CHICO, CA -- (Marketwire) -- 12/12/12 -- With natural gas and oil prices on the rise, U.S. homeowners are expected to pay A LOT more to heat their homes this winter. According to the U.S. Energy Information Administration, homes that use natural gas will see a 15 percent increase in heating bills this winter -- adding an estimated $89 more to gas bills each month. Homes that rely on heating oil will see an 11 percent increase -- adding an estimated $407 more to the monthly bill. To help counteract rising heating costs, Build.com, the leading online-only home improvement retailer, unveils three things every homeowner can do to slash heating bills this winter.
"We can't control factors like fuel costs or the weather, but we can be smart about how we prepare our homes for winter," said Build.com's DIY Specialist, Sean Murphy. "A few basic repairs and one or two simple changes can add up to big savings in your December and January heating bills."
To reduce winter heating bills, homeowners can consider the following money-saving suggestions from Build.com:
1. Winter-proof the windows: Windows can be a home's most attractive feature. They provide views, lighting, ventilation -- and most importantly, a natural source of heat during the frigid winter months. Unfortunately, they can also account for 10 to 25 percent of a home's total heating bill by allowing heat to escape. This winter, make sure all windows are properly sealed. Replace weather stripping, and re-caulk windows to ensure even the smallest leaks are plugged. When the project is done, be sure to seal the caulking tube properly so it can be reused for future projects. For a quick tutorial, watch this 30-second tip from Build.com on How to Seal a Caulking Tube.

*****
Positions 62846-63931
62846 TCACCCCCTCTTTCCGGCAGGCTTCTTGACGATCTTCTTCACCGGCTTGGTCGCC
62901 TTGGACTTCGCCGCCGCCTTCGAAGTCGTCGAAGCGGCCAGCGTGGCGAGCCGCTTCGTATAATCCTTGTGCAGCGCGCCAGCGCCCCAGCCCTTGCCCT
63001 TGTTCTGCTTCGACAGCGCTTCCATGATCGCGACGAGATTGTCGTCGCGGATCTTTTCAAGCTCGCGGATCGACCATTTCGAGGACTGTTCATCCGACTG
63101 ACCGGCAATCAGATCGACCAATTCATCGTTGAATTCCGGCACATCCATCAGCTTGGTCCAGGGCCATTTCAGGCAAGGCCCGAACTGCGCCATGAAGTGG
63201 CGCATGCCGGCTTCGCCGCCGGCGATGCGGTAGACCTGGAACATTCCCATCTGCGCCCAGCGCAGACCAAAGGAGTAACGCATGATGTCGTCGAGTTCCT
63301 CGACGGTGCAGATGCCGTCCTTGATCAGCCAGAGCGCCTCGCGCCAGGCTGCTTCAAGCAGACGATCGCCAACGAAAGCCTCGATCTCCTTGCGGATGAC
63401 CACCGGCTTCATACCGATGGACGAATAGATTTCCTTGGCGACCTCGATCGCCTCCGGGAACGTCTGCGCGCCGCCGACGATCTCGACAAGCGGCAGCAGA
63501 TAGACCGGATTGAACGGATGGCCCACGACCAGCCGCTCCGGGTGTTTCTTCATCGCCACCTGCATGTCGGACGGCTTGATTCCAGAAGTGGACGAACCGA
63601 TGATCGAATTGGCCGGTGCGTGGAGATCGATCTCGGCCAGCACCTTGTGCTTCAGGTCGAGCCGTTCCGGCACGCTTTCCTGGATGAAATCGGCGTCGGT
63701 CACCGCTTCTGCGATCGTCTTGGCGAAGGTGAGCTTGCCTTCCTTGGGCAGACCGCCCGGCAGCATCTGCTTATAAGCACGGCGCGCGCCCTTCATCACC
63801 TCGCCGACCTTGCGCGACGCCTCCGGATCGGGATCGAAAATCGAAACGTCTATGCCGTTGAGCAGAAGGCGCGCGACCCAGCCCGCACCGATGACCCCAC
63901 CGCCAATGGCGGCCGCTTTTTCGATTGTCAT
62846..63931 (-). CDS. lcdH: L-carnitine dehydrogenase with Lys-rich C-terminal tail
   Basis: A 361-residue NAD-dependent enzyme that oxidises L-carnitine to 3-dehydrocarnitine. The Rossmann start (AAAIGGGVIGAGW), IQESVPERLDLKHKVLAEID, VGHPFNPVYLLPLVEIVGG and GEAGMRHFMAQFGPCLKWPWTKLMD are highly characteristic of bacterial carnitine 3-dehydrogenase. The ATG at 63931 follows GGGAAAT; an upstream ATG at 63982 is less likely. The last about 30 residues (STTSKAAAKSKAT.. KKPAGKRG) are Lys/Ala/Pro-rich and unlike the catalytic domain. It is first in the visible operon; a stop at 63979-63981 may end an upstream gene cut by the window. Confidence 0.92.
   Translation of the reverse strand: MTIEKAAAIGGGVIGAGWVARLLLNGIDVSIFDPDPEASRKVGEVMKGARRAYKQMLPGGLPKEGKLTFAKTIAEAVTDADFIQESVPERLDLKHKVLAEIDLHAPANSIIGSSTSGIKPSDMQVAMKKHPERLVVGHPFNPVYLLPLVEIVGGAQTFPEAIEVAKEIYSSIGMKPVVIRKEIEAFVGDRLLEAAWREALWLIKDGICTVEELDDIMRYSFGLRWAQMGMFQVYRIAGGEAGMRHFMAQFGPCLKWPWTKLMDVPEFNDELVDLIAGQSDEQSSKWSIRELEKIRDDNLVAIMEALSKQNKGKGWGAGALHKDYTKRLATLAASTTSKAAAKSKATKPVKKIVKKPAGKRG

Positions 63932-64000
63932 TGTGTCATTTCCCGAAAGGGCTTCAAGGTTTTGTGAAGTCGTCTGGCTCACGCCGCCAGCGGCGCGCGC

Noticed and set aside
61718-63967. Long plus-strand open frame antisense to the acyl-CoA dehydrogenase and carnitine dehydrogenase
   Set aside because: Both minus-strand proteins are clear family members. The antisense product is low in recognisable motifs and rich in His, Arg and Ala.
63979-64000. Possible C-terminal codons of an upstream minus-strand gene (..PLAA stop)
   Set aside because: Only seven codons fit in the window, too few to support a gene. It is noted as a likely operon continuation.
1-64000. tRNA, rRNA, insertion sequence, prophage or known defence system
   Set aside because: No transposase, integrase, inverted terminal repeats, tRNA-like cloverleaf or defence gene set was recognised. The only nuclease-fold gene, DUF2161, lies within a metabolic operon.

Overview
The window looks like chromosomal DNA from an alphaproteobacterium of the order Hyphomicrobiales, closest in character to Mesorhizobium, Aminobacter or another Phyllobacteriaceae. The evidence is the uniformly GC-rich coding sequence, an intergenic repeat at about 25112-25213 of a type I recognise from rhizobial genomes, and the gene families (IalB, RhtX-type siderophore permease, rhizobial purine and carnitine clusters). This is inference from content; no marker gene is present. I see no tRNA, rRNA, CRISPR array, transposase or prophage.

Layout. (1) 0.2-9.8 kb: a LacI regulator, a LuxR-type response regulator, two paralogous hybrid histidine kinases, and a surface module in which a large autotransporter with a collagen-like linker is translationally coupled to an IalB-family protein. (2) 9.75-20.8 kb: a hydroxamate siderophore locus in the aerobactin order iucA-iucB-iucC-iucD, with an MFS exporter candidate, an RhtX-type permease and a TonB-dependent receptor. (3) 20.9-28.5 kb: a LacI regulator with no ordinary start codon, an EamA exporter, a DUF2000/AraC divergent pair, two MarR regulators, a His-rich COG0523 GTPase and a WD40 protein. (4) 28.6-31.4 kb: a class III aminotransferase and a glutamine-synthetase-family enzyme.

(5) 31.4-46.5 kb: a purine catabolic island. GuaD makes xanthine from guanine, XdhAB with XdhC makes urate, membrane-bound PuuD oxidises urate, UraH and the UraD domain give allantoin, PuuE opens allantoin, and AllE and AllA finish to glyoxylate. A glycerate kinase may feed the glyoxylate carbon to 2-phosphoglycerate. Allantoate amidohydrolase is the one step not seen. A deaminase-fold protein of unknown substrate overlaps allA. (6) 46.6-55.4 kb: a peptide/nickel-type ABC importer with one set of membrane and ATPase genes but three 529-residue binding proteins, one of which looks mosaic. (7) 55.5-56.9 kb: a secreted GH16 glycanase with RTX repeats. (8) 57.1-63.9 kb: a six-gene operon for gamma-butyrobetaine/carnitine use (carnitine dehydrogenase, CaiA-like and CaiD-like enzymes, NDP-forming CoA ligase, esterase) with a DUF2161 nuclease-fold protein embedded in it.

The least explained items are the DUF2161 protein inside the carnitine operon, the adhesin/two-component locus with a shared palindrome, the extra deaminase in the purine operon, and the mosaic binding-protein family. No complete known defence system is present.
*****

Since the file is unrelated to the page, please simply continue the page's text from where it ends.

Think of window coverings as a home's blanket. Close curtains, shades and blinds to keep the warm air in. When the sun does decide to come out, keep coverings open to allow it to naturally heat the room. In addition to cutting energy costs, some window coverings qualify for energy-efficiency tax credits. Though tax credits vary by state, the average homeowner can save up to $1,000 with qualifying rebates.
2. Keep tabs on the thermostat: Dialing back the thermostat by 7 to 10 degrees will save 10 percent a year on heating and cooling costs. As a general rule of thumb, a home should be kept at, or below, 68 degrees for maximum cost efficiency.
Homes with programmable thermostats should set the heater to turn on 30 minutes before someone arrives, and turn off 30 minutes before everyone heads to bed. Programmable thermostats are a great winter investment, saving the average homeowner about $180 in energy costs every year when using pre-programmed settings, and can be easily installed by the homeowner. To learn how, watch this how-to video from Build.com on How to Install a Programmable Thermostat.
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